Association of adverse effects with monoamine oxidase type B inhibitor and catechol-o-methyl transferase inhibitor combination therapy in Parkinson's disease patients
Advances in Parkinson s Disease
Currently, levodopa is the most effective and commonly used medication to control motor symptoms in Parkinson's disease (PD). However, its long-term use is associated with adverse effects (AEs). Combination therapy of a monoamine oxidase type B inhibitor (MAOBI) with levodopa or a catechol-O-methyl transferase inhibitor (COMTI) with levodopa provides benefits to PD patients. Direct comparison of efficacy and side effect profiles is complex. The aim of this study is to investigate the different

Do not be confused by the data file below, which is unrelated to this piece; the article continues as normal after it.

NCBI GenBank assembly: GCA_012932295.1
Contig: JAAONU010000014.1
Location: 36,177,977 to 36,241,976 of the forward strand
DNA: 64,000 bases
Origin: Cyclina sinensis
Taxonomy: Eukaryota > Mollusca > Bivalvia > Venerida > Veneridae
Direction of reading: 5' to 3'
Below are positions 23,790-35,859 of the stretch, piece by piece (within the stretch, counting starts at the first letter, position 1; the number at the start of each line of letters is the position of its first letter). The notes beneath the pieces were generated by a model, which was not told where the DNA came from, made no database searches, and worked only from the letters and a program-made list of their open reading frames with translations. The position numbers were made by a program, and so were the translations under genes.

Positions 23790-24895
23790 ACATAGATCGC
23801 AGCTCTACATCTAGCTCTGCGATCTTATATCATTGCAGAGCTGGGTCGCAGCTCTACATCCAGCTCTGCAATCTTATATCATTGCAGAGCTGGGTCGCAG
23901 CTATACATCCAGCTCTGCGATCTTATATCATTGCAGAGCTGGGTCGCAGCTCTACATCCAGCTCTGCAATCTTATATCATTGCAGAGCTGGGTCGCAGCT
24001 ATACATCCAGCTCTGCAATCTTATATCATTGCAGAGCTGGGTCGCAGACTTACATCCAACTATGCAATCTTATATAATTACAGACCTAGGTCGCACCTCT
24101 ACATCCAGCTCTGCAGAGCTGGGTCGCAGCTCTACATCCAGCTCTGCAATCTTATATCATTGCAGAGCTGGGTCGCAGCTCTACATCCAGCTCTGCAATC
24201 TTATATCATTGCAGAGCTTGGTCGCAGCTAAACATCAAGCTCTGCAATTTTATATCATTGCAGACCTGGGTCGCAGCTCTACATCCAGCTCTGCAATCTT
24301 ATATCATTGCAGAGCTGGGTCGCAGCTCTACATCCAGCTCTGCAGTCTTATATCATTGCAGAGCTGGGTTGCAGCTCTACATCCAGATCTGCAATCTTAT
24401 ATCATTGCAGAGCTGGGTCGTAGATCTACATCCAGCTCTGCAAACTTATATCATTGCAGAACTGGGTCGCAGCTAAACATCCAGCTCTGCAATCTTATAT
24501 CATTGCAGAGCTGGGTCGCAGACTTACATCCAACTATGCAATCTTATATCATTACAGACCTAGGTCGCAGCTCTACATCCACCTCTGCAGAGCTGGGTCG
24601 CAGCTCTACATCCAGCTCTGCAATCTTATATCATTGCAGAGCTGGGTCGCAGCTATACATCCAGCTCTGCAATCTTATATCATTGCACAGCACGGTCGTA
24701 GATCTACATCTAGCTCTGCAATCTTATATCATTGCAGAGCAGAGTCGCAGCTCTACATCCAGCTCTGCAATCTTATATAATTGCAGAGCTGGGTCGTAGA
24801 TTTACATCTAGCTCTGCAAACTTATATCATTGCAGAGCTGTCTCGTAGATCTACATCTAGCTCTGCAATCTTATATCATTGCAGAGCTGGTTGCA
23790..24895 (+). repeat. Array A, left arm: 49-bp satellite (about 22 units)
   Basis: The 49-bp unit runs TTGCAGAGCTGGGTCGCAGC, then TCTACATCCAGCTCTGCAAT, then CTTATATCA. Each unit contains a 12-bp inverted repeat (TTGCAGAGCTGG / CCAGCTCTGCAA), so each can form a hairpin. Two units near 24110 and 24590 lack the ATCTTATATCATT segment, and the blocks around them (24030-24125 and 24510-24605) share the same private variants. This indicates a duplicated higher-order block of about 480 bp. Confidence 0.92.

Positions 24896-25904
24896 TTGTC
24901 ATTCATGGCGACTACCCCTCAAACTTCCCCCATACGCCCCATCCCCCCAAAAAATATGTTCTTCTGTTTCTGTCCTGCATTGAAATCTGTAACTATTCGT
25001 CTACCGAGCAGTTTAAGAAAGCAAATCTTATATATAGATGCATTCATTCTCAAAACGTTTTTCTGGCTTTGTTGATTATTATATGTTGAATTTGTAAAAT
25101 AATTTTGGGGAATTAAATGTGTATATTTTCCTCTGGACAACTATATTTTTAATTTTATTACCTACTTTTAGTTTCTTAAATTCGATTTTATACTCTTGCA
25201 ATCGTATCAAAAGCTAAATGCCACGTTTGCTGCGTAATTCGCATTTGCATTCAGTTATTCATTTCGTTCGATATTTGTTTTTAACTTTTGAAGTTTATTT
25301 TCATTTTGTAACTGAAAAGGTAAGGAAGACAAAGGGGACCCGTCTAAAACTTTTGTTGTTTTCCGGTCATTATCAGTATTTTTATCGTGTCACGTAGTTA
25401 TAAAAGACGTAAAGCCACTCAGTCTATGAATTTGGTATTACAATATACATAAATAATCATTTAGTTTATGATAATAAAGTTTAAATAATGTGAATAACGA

... gate the different AE profiles of MAOBI and COMTI combination therapies. Data used to analyze the AEs of different PD medications were retrieved from "The Boston University Medical Center's Parkinson's Disease and Movement Disorder Database". Ten categories of AEs were compared between patients receiving MAOBI and COMTI combination treatment. In total, 87 subjects were included in the analysis. Out of ten AEs, the presence of dementia was signifi-cantly different between the MAOBI and COMTI groups with an OR of 6.9 (COMTI vs MAOBI, 95% CI 1.3 -37.0). Motor fluctuations were also found to be differently distributed in the two medication groups with an OR of 3.1 (COMTI vs MAOBI, 95% CI 1.0 -9.8). In this retrospective database analysis of patients treated with combination treatment for PD, combination therapy of a COMTI with levodopa was more likely to be associated with dementia and motor fluctuations than a MAOBI with levodopa.